This is a guide to Moore's sculptures on public display throughout the world. We strive to ensure that all information is accurate, however we recommend that you contact each venue before making a visit. Please also contact us if you spot any mistakes. In some instances it has not been possible to source an image of the actual sculpture in-situ, and on such occasions an alternative image has been used.
The origins of Moore’s evocation of the spirit of the famous Winged Victory of Samothrace could hardly have been more prosaic. Yet the simple principle of visualising a completed – indeed monumental – work from a fragment of natural material was unquestionably one of the sculptor’s strong points. In this case he simply added a base and head of plasticine to a piece of chicken bone before enlarging it in three stages. The largest version has become the best known, particularly in dramatic settings where the extreme contrast of breadth and thinness in the figure interacts with the panorama to sublime effect, while perspective changes as the viewer moves around it.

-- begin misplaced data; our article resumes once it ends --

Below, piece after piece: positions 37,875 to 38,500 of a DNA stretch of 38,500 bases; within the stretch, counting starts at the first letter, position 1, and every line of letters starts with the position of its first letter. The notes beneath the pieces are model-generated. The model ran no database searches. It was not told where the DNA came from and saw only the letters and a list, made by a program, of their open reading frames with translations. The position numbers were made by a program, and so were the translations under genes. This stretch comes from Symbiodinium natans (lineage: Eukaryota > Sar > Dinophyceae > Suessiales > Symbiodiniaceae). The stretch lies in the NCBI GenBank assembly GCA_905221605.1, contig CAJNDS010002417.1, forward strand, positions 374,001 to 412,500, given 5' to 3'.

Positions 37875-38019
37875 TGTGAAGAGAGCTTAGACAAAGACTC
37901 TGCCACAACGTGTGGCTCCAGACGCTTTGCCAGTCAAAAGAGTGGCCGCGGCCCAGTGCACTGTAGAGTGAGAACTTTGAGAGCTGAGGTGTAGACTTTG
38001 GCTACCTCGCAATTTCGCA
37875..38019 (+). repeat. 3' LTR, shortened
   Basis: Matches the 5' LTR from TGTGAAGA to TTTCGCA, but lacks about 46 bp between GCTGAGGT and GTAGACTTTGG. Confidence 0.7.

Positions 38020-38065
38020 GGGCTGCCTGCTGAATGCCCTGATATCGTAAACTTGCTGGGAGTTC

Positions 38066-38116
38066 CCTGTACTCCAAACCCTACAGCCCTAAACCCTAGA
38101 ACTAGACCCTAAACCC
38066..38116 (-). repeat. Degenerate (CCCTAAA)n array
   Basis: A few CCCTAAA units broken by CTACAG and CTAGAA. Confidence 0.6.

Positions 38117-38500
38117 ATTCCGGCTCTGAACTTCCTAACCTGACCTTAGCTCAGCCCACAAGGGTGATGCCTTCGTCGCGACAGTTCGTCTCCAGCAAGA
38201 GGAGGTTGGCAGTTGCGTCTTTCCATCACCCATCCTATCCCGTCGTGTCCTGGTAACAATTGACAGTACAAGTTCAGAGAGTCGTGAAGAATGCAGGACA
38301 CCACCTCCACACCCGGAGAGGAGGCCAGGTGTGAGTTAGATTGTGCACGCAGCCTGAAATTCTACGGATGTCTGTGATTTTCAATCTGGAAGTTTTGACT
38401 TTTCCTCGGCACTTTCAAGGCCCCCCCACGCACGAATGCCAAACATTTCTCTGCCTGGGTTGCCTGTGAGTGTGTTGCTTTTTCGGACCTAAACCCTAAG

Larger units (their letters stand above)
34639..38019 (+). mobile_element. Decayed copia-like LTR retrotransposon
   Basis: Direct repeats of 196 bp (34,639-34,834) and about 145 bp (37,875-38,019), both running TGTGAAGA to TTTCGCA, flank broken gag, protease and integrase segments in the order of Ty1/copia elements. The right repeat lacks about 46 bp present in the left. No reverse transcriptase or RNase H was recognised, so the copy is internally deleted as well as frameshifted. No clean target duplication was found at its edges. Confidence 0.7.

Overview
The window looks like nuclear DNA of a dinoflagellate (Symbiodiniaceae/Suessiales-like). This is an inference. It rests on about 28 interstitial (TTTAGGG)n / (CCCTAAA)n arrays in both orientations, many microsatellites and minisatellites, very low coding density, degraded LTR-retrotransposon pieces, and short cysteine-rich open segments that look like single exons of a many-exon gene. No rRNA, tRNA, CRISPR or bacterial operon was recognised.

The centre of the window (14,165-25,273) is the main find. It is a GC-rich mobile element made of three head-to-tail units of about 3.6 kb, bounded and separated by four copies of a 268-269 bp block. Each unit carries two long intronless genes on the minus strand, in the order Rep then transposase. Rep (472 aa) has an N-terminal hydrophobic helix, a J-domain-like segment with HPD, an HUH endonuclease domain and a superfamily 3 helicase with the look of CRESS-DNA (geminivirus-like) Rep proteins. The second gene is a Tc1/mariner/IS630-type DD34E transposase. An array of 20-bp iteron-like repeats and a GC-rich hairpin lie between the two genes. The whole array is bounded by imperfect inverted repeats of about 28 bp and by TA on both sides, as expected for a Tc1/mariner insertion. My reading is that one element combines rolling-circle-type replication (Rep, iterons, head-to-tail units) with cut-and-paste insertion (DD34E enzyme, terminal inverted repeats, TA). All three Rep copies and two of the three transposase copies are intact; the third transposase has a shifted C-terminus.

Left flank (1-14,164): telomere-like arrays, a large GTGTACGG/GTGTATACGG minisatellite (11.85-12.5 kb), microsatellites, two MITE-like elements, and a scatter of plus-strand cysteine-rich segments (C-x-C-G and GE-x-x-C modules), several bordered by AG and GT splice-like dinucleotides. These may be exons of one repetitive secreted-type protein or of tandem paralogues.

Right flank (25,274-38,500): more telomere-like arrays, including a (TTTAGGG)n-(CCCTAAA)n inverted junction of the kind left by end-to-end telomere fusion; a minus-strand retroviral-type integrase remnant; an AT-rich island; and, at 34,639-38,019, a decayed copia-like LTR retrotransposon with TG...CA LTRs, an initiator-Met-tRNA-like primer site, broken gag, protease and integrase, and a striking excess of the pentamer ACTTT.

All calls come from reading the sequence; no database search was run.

First conceived in 1961, this work might be considered to be the logical end-point of Moore’s exploration of the solitary, vertical piece, beginning with the existential Standing Figure (LH 290) of 1950 and including a whole series of abstract Upright Motives: an appropriate return to Nature through the utilisation of its very forms.
Catalogue entry by Michael Phipps in Six Leading Sculptors and the Human Figure, National Gallery, Cultural Olympiad, Athens 2004, p.438